"Fostering leadership, learning and empathy between cultures was and remains the purpose of the international scholarship program."
Senator J. William Fulbright
In 1945, Senator J. William Fulbright introduced a bill in the U.S. Congress that called for the use of proceeds from the sale of surplus war property to fund the "promotion of international good will through the exchange of students in the fields of education, culture, and science."
The U.S. Congress created the Fulbright Program in 1946, immediately after World War II, to foster mutual understanding among nations through educational and cultural exchanges. Senator J. William Fulbright, sponsor of the legislation, saw it as a step toward building an alternative to armed conflict.
The Fulbright U.S. Student Program is now the largest U.S. exchange program offering opportunities for both students and young professionals to undertake international graduate study, advanced research, university teaching, and teaching in elementary and secondary schools around the world. It is the U.S. Government's premier scholarship program. It enables U.S. students and artists to benefit from unique resources in every corner of the world. It enables U.S. citizens to gain international competence in an interdependent world.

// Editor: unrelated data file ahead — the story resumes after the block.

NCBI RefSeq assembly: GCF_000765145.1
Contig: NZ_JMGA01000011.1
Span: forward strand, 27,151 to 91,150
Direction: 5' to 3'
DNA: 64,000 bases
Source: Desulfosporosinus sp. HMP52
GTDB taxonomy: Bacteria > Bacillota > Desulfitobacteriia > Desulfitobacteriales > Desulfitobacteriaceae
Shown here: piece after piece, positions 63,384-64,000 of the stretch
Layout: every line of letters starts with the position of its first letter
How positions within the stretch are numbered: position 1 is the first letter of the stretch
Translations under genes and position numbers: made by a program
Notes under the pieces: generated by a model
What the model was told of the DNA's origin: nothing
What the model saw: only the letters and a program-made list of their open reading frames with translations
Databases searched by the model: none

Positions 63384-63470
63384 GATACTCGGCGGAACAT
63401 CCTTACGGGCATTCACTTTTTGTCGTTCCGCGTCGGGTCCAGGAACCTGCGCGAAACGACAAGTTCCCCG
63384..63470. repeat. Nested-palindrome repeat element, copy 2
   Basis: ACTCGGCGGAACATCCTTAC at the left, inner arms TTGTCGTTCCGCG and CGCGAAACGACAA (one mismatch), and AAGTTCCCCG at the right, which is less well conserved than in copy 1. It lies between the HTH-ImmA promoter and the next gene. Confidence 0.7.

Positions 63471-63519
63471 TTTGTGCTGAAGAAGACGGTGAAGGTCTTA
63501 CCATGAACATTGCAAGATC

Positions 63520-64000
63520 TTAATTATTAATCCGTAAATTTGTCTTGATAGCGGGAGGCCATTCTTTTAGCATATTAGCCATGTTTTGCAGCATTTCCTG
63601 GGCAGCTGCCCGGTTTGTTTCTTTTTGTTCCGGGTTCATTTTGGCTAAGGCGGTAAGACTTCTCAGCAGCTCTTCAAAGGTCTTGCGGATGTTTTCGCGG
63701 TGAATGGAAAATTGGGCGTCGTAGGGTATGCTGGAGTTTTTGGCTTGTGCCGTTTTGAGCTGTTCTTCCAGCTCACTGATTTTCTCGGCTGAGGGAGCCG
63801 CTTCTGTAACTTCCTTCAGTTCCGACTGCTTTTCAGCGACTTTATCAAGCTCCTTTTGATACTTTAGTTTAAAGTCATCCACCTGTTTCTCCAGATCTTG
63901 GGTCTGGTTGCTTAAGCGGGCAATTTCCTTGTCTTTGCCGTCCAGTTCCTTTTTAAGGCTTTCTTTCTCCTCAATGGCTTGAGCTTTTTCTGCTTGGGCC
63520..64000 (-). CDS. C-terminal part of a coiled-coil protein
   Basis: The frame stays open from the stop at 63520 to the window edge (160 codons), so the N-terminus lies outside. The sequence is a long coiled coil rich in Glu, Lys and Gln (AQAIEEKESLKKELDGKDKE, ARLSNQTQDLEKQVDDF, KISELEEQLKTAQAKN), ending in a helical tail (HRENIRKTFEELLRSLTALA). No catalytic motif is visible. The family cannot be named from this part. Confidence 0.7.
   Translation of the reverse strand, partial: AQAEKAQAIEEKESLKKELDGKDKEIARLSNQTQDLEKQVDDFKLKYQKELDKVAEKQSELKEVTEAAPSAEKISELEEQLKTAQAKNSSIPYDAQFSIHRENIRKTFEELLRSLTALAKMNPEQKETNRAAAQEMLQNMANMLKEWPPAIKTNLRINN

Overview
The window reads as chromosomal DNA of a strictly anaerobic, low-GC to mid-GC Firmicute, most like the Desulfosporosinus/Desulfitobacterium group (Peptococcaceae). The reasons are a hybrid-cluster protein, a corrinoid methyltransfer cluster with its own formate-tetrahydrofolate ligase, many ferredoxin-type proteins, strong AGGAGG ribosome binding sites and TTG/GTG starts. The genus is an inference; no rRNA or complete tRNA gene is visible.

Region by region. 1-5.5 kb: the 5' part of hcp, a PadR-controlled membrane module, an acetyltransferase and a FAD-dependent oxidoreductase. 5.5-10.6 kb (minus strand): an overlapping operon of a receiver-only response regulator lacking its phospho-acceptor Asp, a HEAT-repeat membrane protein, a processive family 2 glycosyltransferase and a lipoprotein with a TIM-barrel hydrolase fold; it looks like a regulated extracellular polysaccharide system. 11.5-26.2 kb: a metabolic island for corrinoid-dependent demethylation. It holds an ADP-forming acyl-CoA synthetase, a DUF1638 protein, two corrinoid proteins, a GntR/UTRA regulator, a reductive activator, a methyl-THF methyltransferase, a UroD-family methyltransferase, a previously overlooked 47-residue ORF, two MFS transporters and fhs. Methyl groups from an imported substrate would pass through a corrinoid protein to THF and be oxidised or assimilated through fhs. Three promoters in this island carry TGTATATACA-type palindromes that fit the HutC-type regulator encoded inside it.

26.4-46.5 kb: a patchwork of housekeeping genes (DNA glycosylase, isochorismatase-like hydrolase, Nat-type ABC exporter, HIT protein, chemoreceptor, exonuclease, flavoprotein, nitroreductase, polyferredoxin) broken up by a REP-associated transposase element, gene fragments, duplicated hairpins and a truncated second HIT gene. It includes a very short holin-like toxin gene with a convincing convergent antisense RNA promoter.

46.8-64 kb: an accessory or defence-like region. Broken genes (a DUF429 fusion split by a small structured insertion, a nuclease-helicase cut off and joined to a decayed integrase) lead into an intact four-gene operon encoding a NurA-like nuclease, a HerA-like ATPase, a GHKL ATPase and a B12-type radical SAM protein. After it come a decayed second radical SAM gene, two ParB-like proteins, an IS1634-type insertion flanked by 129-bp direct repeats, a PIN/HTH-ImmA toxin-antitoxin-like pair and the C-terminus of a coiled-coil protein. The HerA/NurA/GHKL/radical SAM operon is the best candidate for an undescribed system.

The U.S. Student Program currently awards approximately 1,100 grants annually in all fields of study, and operates in more than 140 countries worldwide. For comprehensive information on grant opportunities in a specific country, please visit the participating countries' pages on the Fulbright website.
Considering a Fulbright?
U.S. student Fulbright grants - A timeline, advice & guidelines for Saint Anselm students (PDF/74KB)
- If continuing your education overseas after graduation is something you are considering...
- If finding a way to give back to society while continuing to grow as an individual appeals to you...
- Or building teaching experience while immersing yourself in another culture...
- If you are looking for a truly unique, career - and character-building experience, then the Fulbright program might just be for you.
All Fulbright programs are run strictly on a country-by-country basis, with each nation setting their own criteria and preferences. Many countries are particularly interested in sponsoring recently-graduated seniors.